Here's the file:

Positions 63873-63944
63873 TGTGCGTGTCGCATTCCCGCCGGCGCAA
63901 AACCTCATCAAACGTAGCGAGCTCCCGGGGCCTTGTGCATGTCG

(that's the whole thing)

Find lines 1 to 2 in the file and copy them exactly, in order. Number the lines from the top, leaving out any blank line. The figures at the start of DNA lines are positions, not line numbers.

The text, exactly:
Positions 63873-63944
63873 TGTGCGTGTCGCATTCCCGCCGGCGCAA